In the early 2000s, Rory Gilmore was an icon to nerdy, quiet, bookish girls everywhere. When we met her, she was leaving her so-so public school behind for an Ivy-bound education at Chilton—totally aspirational. Then she went to Yale, leaving audiences thinking "dang, Rory just keeps getting better."
Except that she doesn't.
Despite making her Ivy League dreams come true, Rory Gilmore actually peaked in high school, which isn't something you'd generally imagine a Rory Gilmore-type doing. Sure, it's possible that she'll redeem herself when we meet her again in Gilmore Girls: A Year in the Life, but when it comes to the original series run, high school Rory > college Rory, every single time. Here's why:
1. When Headmaster Charleston (and older, male, white authority figure) sits high school Rory down and tells her she might not have what it takes, she fights back, studies harder, and becomes valedictorian of her class.
2. Meanwhile, when Mitchum Huntzberger (another white male authority figure) tells college Rory she might not have what it takes to be a journalist, she drops out of Yale. I repeat: She. Drops. Out. Of. Yale.
3. When high school Rory gets a D on a paper in Max Medina's class, she accepts his criticisms, moves forward, and works harder.
4. When college Rory gets a (quite honestly, very deserved) D on a paper at Yale, she argues with the professor, nearly cries, and then storms out with a sassy quip.
5. High school Rory fights for a spot on the Chilton newspaper, takes any story she's assigned, and makes it the best it can be.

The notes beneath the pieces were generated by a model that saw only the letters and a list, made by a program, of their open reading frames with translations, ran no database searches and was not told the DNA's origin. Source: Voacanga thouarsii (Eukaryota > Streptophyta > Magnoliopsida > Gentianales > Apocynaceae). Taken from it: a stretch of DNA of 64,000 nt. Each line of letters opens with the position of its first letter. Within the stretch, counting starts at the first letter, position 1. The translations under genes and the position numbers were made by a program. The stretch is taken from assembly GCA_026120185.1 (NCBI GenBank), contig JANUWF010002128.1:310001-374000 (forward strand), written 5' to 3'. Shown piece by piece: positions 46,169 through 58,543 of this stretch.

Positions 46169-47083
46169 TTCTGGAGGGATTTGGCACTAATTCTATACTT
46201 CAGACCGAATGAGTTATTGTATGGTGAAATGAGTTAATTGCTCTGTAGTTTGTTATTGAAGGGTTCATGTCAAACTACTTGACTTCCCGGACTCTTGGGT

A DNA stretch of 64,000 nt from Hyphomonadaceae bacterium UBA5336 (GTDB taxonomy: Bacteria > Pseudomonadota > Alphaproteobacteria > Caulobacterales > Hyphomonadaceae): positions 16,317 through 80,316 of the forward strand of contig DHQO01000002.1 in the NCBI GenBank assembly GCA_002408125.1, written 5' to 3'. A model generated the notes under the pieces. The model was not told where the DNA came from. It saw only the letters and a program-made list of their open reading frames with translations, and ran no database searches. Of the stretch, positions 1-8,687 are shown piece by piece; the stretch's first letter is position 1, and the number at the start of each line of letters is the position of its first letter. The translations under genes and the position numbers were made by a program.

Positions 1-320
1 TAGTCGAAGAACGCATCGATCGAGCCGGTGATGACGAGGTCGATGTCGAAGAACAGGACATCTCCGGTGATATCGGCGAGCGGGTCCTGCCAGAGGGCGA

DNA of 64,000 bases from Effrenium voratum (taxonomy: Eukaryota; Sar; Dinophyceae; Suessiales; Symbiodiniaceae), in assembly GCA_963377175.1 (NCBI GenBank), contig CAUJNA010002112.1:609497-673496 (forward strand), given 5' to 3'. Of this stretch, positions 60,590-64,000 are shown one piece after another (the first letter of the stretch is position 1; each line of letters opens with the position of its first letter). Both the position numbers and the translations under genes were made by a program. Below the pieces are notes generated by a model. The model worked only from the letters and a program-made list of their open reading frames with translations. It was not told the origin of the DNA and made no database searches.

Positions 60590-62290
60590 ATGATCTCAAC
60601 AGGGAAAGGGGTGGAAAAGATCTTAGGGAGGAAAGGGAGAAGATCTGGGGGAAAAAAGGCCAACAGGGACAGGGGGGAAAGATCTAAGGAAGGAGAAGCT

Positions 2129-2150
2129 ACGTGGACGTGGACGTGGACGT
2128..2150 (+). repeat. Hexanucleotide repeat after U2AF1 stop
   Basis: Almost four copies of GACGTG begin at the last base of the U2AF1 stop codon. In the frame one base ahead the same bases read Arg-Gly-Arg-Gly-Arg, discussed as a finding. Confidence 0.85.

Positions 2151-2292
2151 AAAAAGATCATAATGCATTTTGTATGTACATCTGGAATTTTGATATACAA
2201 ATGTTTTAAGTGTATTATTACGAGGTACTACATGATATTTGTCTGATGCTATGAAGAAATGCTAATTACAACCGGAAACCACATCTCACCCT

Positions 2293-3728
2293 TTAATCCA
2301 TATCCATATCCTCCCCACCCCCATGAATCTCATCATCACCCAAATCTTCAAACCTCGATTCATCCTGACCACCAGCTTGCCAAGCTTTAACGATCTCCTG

6. Meanwhile, college Rory feels entitled to better stories than she's being assigned. Oh, and then she's voted Editor-in-Chief of the paper after dropping out of Yale for a semester (a position she isn't running for and three other students are).
7. High school Rory's responds to a bad day by saying the word "suck" a lot and eating junk food with her mom.
8. College Rory responds to a bad day by stealing a yacht with Logan and ending up in jail.
9. High school Rory has an incredible work ethic and impeccable time management. She gets straight A's, excels in extra curricular activities, and still finds time for Stars Hollow's many festivals and celebrations.
10. College Rory acts like the world is ending when she's asked to complete 300 hours of community service over the course six months, which works out to 12.5 hours a week. During this time, she has no job, no schoolwork, and is living a plush rent-free existence in her grandparents' pool house. 👀
Everyone changes in college, but Rory Gilmore changed almost exclusively for the worse. All the fingers crossed that she gets some redemption in Gilmore Girls: A Year in the Life, which premieres on Netflix THIS FRIDAY.